It's weird reading some of the old posts, and remembering:

From Sept 14th 2001, two posts:

An e-mail arrived in the FAQ thing explaining, very reasonably, that AMERICAN GODS made the World Trade Centre Disaster happen. It began by quoting Jerry Falwell's recent comments, The abortionists have got to bear some burden for this because God will not be mocked. And when we destroy 40 million little innocent babies, we make God mad. I really believe that the pagans, and the abortionists, and the feminists, and the gays and the lesbians who are actively trying to make that an alternative lifestyle, the ACLU, People for the American Way -- all of them who have tried to secularize America -- I point the finger in their face and say, 'You helped this happen.' And then explained that the reader had read much of American Gods before realising that even reading it was an act of idolatrous demon-worship, and had burned his copy. (Or her copy, I suppose.) It wanted to know if I was happy now?

The implication, I guess, was that God was just about tolerating the pagans, Lesbians, ACLU etc., but then American Gods was published, and it tipped Him over the edge.

Insert picture of author here, sighing, shaking his head, getting back to work.


Lots of nice letters from religious people of all stripes and sects who like reading books, disavowing both Mr Falwell and the previous correspondent. S'okay. While I didn't take it any more seriously than the American Family Association "boycott" of Sandman (like Donald Wildmon and his people were buying Sandman to begin with) I did take it as a cautionary tale,and a reminder: as long as you know who God wants you to hate and to hurt then anything you do to them is justified.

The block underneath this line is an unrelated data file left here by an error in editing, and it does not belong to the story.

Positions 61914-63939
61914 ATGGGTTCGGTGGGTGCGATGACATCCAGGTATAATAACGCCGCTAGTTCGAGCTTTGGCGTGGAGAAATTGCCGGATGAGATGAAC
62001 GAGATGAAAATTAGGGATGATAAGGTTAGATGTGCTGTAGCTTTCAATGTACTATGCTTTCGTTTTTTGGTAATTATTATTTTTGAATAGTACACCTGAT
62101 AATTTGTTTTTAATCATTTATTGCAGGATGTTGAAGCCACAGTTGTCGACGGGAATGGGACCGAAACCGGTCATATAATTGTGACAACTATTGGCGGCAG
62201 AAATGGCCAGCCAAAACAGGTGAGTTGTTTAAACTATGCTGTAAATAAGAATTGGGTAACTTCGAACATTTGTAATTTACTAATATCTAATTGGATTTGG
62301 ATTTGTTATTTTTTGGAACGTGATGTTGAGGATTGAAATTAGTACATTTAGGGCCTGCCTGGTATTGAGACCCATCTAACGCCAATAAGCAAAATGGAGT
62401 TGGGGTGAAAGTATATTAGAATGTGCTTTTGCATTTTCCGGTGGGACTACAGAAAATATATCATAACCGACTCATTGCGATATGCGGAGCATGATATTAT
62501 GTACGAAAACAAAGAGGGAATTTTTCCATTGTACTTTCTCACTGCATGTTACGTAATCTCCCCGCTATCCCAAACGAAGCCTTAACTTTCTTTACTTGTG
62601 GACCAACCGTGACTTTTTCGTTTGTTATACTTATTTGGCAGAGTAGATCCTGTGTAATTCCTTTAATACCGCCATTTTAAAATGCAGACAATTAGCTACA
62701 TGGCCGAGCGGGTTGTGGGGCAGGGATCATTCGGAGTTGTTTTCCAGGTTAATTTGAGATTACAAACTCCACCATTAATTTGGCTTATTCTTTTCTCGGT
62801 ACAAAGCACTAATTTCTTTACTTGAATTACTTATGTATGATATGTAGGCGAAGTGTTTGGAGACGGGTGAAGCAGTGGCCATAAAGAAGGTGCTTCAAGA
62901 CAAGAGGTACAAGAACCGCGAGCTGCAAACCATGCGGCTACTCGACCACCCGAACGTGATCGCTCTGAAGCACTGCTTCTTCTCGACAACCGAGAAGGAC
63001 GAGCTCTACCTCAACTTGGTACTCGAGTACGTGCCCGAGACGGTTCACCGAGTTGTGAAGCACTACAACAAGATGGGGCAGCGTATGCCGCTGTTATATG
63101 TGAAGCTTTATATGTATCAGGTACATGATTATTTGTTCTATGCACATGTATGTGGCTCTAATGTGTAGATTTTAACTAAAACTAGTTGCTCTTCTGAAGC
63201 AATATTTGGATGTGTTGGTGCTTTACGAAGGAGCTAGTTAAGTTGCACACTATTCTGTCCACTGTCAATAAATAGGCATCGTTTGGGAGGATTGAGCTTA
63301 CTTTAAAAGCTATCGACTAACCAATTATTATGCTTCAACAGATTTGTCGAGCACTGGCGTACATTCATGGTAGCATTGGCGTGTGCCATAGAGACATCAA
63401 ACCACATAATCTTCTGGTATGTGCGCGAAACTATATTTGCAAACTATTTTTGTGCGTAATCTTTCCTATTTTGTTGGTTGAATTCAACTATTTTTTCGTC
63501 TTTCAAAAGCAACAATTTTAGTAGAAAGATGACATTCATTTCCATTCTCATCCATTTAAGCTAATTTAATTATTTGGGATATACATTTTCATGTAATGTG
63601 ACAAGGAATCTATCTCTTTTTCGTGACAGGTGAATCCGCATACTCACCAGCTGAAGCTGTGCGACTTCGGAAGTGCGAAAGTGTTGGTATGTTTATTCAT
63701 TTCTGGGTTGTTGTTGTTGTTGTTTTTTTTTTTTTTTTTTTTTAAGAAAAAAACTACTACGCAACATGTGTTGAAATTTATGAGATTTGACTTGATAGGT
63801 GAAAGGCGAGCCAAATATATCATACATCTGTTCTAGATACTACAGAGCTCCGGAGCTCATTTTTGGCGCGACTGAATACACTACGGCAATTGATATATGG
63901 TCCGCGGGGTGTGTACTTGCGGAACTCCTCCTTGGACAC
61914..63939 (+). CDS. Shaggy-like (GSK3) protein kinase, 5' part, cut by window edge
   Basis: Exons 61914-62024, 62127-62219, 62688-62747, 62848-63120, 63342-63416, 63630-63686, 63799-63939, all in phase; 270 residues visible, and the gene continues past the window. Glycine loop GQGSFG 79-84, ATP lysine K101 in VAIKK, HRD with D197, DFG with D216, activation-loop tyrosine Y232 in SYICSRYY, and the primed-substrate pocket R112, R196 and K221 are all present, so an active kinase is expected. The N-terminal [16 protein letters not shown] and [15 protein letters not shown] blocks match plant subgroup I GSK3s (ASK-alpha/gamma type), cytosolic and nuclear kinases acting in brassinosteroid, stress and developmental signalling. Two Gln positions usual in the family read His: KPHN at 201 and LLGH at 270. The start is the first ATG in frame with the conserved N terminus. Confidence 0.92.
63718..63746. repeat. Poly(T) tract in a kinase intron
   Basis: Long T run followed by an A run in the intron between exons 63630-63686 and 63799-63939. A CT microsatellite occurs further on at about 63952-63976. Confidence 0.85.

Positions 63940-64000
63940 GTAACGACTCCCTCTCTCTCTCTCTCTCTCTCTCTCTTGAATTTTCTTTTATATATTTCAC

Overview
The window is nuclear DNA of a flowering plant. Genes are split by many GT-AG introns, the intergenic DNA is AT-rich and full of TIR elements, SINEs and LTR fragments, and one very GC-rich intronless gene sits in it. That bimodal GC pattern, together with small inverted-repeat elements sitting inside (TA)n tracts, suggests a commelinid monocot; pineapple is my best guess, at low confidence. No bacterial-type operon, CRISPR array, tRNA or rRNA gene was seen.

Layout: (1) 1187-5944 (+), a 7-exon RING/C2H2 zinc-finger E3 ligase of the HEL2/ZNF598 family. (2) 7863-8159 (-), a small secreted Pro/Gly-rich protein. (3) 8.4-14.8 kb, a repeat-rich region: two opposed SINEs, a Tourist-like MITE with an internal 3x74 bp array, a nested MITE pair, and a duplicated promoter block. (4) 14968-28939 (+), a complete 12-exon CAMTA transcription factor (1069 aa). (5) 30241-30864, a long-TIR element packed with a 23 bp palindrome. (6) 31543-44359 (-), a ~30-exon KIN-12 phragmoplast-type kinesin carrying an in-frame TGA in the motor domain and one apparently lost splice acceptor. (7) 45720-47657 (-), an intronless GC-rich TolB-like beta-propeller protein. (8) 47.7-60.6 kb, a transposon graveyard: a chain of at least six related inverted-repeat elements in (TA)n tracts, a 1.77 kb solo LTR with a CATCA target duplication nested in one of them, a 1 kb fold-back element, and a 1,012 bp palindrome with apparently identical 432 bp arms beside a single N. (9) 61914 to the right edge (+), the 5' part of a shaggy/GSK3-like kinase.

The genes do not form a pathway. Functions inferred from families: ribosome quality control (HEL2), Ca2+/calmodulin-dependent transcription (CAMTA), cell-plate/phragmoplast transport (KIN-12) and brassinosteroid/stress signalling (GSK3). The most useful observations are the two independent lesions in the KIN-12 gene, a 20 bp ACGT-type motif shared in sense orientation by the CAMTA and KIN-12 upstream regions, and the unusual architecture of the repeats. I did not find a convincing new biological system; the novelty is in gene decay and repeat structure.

Abbot Arnold's line in the Albigensian Crusades (around 1210 from memory) still turns up on Tee shirts. The Albigensian Crusade was an internal French Crusade to root out heresy. When Arnold was asked how the troops would know how to tell the heretics from the believers in the city of Beziers, he replied simply, "Kill them all. God will know his own."

and a few days later...

And an e-mail comes in on FAQ with a heartfelt request:

Will you try to use your status as a celebrity to protect against the violence done to Muslim Americans? I'm sure and other famous people speaking out against these acts would be great...